[T]he question is whether pro bono services provided by retired partners constitute "services with respect to [a] trade or business carried on by [the law firm] partnership," such that the retirement payments would no longer qualify for the exception to the definition of "net earnings from self-employment." Section 1402(a)(10(A) provides that if a retirement plan meets certain requirements, any payments made pursuant to that plan are excluded from a partner's net earnings from self-employment so long as, among other things, the partner "rendered no services with respect to any trade or business carried on by such partnership . . . during the taxable year of such partnership . . . in which such amounts were received." The issue raised by the Chief Judge's pro bono initiative focusing on retired partners is whether a retired partner who is currently receiving retirement payments that otherwise qualify for the Section 1402(a)(10(A) exclusion could be treated as "rendering services with respect to any trade or business" of the law firm partnership by taking on a pro bono legal representation that is connected to the law firm, whether it involves supervision of other law firm lawyers and staff, use of law firm resources (office space, computer and other equipment), and/or coverage under the law firm's malpractice insurance.
The letter argues that “uncertainty surrounding the tax treatment of the retirement payments presents a significant impediment to the retired partner's provision of pro bono services, thereby serving to discourage important pro bono work by retired law firm partners who would not otherwise be subject to self-employment tax on their retirement payments, but for their pro bono assistance to needy underserved individuals and communities.”
Electronic Citation: 2015 TNT 121-18
Tuesday, June 23, 2015
We previously blogged about the legal challenge to the attempted closing of Sweet Briar College. As reported in the Richmond Times-Dispatch, Bedford County Circuit Judge James Updike approved a mediated settlement to three lawsuits that had been filed to prevent the closing of the private women’s college. The story reports the following salient details:
[Judge] Updike accepted three consent orders presented by Attorney General Mark R. Herring, whose office brokered a mediation effort that continued over nearly six weeks.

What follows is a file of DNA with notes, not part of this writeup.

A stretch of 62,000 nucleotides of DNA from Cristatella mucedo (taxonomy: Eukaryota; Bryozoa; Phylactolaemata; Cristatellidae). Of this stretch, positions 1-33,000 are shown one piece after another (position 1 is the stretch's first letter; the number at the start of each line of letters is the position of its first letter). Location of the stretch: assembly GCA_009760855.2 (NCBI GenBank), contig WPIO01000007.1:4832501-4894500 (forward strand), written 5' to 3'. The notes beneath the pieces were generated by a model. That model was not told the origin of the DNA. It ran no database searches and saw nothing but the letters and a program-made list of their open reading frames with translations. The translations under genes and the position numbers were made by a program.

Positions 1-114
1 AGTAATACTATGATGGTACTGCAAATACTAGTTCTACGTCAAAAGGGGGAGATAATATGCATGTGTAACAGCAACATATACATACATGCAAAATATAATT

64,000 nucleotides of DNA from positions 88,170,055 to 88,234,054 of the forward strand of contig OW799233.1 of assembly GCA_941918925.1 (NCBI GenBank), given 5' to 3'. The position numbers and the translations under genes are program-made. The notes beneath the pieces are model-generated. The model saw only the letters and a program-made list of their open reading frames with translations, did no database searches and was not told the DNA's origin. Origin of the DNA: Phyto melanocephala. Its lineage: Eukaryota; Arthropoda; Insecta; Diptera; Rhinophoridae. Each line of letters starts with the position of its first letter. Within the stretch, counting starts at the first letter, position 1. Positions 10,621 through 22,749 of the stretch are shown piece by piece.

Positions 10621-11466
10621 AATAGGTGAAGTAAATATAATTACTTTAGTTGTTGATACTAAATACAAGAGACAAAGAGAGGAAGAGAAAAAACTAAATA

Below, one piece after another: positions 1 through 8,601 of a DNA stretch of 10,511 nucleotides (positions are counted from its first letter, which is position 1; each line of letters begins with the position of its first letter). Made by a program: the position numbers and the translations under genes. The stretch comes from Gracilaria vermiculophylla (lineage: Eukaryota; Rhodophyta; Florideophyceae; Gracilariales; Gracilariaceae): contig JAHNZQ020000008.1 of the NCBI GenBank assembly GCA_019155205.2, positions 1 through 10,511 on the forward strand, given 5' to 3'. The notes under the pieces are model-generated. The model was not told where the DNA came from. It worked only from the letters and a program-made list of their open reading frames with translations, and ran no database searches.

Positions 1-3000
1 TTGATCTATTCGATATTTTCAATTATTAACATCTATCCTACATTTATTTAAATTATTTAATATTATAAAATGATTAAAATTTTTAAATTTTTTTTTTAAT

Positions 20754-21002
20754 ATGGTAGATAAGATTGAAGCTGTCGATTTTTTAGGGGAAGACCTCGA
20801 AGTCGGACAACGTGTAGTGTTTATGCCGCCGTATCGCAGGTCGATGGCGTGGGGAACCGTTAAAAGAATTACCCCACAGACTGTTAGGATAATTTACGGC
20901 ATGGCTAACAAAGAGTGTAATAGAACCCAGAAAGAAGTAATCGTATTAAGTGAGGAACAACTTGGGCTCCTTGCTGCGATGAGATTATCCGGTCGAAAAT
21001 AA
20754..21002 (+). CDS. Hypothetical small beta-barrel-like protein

The orders, which take effect today, will allow the transfer of leadership to a new president and board of directors under a plan that requires the alumnae group Saving Sweet Briar Inc. to provide $12 million, with $2.5 million due by July 2.
Herring will release restrictions on $16 million from the college’s endowment, which he said will be a sufficient amount to operate the college for the next academic year.
According to the article, the new president of the school will be Phillip C. Stone Sr.
For a copy of the Memorandum of Understanding serving as the basis of the settlement agreement, click here.
Monday, June 22, 2015
The Affordable Care Act (“ACA”) is in the forefront of newspaper coverage these days, with the United States Supreme Court set to decide in King v. Burwell whether enrollees in federal exchanges in states that have not established their own exchanges have subsidized insurance under the ACA. The ACA directly and indirectly impacts a significant portion of the nonprofit sector, both its service providers (i.e., nonprofit hospitals and other health care providers) and its service recipients (i.e., health care consumers). Several articles may interest readers. One is an article published by the St. Louis Post-Dispatch, which discusses the consolidation of the health care industry (and its likely effect on pricing) wrought by the ACA. Another article, this one from the Los Angeles Times, maps out the various legal arguments (e.g., textualism, administrative agency deference, and protection of states’ rights) that could sway Supreme Court justices as they decide the Burwell case. Perhaps most interesting of all is a piece by Emily Bazelon, who, writing for the New York Times, takes a somewhat scholarly look at the role of empiricism and consequentialism in judicial decisions, and speculates how they might affect Burwell and other cases currently before the Supreme Court.
Tuesday, June 16, 2015
The Washington Post reported yesterday that a coalition of community groups filed a 22 page complaint against WalMart Foundation, essentially accusing the foundation of operating for private benefit rather than the public good: From the Post article:
More than a dozen community groups filed a complaint with the Internal Revenue Service Monday alleging that the Walmart Foundation violated its tax-exempt status by using charitable funds to advance the retailer’s entrance into urban markets including Washington. The 22-page complaint, addressed to IRS Commissioner John Koskinen, details the retailer’s marketing and lobbying activities as it sought approval to open stores in New York City, Boston, Chicago, Los Angeles and other cities. The groups allege that the foundation is completely controlled by the company and that it “appears to target its donations and influence its grantees primarily to assist WalMart to achieve those expansion goals, ultimately providing Walmart more than an incidental benefit. Walmart Foundation’s activities are impermissible under the Code.”